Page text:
Gourangalal Das, the former joint secretary (Americas) in the external affairs ministry who played a key role in arrangements for US President Donald Trump’s visit to the country this year, has already left for Taipei to take over as the representative in-charge of the India Taipei Association
As a string of ambassadorial appointments were finalised this month, attention was focused on the new envoys to Bangladesh and Taiwan, two countries with which India is keen to boost relations in the post-pandemic situation.
Gourangalal Das, the former joint secretary (Americas) in the external affairs ministry who played a key role in arrangements for US President Donald Trump's visit to the country this year, has already left for Taipei to take over as the representative in-charge of the India Taipei Association.
Vikram Doraiswami, the additional secretary in-charge of international organisations and summits at the ministry and the former head of the Indo-Pacific, will head to the Bangladesh capital Dhaka as the new envoy, people familiar with developments said on condition of anonymity.
The two appointments signal the importance attached by the external affairs ministry to relations with both Bangladesh and Taiwan, the people said.
They also come against the backdrop of the border standoff with China. There is a concerted effort to counter China's fresh attempts to woo Bangladesh, while experts and analysts have called for India to upgrade its relations with Taiwan at a time when both countries are dealing with the fallout of tensions with China.
Under the "One China policy", India doesn't have full and formal diplomatic ties with Taiwan. Taiwan established the Taipei Economic and Cultural Center (TECC) in New Delhi in 1995 as its representative office while India set up the India Taipei Association at the same time to promote ties in fields such as trade, investment, education, science and technology and tourism.
Das, who belongs to the 1999 batch of the Indian Foreign Service (IFS) and is fluent in Mandarin, has done two stints in the Indian embassy in Beijing during 2001-04 and 2006-09. He also served as deputy secretary in the Prime Minister's Office during the term of Manmohan Singh and as a counsellor in the Indian embassy in the US.
Doraiswami, who is from the 1992 batch of IFS, is set to replace Riva Ganguly Das as the envoy in Dhaka. She is expected to take over as secretary (East) when the incumbent, Vijay Thakur Singh, retires in September. A former journalist who speaks Mandarin and French, Doraiswami also served as joint secretary (Americas) during 2012-14 and as the envoy to Uzbekistan and South Korea. He too had a stint in the Prime Minister's Office.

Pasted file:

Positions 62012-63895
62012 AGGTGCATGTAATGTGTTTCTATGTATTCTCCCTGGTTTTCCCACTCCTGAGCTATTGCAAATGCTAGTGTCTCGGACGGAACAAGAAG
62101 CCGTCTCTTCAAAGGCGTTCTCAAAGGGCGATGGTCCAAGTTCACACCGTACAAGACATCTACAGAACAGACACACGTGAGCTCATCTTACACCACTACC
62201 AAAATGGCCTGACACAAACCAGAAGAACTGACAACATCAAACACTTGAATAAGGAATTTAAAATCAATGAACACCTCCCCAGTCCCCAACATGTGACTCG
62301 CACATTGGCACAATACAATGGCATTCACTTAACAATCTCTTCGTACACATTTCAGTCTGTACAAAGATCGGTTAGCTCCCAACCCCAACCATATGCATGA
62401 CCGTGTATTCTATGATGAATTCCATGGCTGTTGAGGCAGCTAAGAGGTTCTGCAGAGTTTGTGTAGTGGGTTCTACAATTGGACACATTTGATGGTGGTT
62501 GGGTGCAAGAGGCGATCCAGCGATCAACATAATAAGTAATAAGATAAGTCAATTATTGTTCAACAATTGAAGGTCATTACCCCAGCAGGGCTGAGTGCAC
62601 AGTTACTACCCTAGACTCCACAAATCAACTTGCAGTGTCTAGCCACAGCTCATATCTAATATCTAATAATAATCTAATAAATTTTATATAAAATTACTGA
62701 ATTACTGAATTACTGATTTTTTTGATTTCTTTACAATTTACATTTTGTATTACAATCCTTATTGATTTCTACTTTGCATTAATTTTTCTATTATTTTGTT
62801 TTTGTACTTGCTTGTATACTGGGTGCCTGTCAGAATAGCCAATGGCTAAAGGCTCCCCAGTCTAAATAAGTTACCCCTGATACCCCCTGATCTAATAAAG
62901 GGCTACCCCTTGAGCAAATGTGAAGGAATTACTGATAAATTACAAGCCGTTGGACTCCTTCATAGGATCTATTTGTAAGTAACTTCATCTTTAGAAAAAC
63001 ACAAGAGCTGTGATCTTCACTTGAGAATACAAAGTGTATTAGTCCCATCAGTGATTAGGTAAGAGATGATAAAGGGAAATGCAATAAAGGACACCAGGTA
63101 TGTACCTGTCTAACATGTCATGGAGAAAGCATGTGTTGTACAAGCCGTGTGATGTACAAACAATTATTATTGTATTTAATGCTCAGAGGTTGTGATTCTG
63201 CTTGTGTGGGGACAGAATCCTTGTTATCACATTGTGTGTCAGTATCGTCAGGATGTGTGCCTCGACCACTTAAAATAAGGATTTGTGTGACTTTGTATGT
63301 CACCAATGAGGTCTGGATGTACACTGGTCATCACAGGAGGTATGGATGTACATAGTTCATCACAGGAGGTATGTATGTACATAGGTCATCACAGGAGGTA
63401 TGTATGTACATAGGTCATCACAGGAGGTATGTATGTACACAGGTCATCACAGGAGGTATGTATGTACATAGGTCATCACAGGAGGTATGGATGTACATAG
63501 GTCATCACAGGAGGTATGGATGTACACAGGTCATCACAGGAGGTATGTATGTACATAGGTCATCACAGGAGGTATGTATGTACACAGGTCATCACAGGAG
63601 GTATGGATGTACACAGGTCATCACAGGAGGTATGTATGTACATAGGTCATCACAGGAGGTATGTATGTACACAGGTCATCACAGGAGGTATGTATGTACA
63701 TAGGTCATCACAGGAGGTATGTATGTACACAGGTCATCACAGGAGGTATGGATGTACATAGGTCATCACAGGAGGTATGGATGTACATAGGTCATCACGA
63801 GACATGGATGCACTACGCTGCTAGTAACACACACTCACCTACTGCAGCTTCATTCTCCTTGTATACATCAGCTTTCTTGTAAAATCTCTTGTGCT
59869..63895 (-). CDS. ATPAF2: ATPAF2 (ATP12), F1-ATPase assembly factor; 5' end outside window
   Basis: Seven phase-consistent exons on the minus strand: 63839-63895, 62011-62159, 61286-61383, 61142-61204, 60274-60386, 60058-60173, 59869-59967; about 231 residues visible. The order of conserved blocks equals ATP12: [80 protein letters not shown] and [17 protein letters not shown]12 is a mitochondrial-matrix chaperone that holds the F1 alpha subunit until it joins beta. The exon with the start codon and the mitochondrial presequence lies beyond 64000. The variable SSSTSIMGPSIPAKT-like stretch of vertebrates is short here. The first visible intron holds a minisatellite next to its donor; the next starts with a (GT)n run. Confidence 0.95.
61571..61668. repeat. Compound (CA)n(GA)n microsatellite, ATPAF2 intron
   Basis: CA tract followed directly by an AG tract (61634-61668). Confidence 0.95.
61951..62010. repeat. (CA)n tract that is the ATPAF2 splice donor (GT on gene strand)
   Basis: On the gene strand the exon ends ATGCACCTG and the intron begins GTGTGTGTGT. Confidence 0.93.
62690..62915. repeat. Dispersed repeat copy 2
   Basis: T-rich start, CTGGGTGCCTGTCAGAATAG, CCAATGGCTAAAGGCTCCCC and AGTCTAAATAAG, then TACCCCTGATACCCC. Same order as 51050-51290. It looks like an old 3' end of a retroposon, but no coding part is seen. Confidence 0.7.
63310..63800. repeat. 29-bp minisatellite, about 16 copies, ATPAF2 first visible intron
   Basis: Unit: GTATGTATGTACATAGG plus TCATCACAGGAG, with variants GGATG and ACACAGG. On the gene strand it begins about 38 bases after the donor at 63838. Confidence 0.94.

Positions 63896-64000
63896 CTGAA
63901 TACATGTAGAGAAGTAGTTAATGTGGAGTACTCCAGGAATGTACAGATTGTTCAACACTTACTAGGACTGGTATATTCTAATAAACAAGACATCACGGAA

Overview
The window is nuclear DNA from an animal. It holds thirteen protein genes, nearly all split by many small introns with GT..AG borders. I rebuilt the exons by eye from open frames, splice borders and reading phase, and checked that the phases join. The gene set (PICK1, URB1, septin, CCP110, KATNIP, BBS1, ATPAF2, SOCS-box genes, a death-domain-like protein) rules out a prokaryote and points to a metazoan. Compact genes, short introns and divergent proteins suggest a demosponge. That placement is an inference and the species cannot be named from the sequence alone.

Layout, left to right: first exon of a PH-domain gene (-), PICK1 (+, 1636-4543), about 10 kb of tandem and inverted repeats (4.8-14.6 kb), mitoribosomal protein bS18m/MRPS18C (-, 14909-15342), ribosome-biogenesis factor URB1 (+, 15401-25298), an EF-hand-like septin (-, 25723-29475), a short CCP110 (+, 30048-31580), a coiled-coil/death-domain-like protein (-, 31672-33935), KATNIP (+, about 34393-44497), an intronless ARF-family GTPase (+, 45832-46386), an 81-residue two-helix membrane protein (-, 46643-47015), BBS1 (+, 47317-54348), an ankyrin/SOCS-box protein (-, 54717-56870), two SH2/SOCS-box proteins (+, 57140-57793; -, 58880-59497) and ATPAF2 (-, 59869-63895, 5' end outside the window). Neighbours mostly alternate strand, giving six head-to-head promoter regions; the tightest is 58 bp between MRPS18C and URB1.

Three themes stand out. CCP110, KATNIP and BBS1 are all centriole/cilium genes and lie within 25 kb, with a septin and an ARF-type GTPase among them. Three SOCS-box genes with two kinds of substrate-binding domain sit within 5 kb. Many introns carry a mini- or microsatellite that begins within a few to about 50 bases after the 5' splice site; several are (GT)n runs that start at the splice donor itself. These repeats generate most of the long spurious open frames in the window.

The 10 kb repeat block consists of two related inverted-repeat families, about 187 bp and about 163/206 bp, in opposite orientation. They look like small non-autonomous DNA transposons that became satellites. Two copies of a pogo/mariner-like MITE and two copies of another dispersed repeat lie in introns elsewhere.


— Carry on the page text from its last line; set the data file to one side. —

He will head to Bangladesh at a time when India is looking to boost bilateral cooperation by enhancing connectivity between the two sides. Various initiatives have been taken in the past few years to promote connectivity and both sides recognise that increased connectivity by air, water, rail and road offers mutually beneficial opportunities for economic cooperation between Bangladesh and India, especially the northeastern states, the people cited above said.
On July 16, the two countries launched the first trial movement of containers by sea from Kolkata to Agartala via Chattogram port in Bangladesh. This was done under an agreement to use Chattogram and Mongla ports for movement of Indian transit cargo through Bangladesh.
"This could create a win-win situation for both economies. The two countries signed an agreement on coastal shipping in 2015 and an agreement on the use of Chittagong and Mongla ports for trans-shipment of goods to and from India in October 2018," said one of the people cited above.
This agreement and standard operating procedures permit movement of goods in Bangladesh via waterways, railway, road or multi-modal transport. Eight routes are part of the agreement to enable access to the northeastern states.
These routes include those linking Chattogram and Mongla ports to Agartala in Tripura, Dawki in Meghalaya, Sutarkandi in Assam and Srimantpur in Tripura.
"Once this gets fully implemented, it will reduce distance, time and logistical cost for transporting goods from the rest of India to the northeastern states and will be a win-win for both economies. The advantages that will accrue to Bangladesh include job creation, investments in the logistics sector, integration of supply chains and promotion of business services such as finance and insurance," the person cited above said.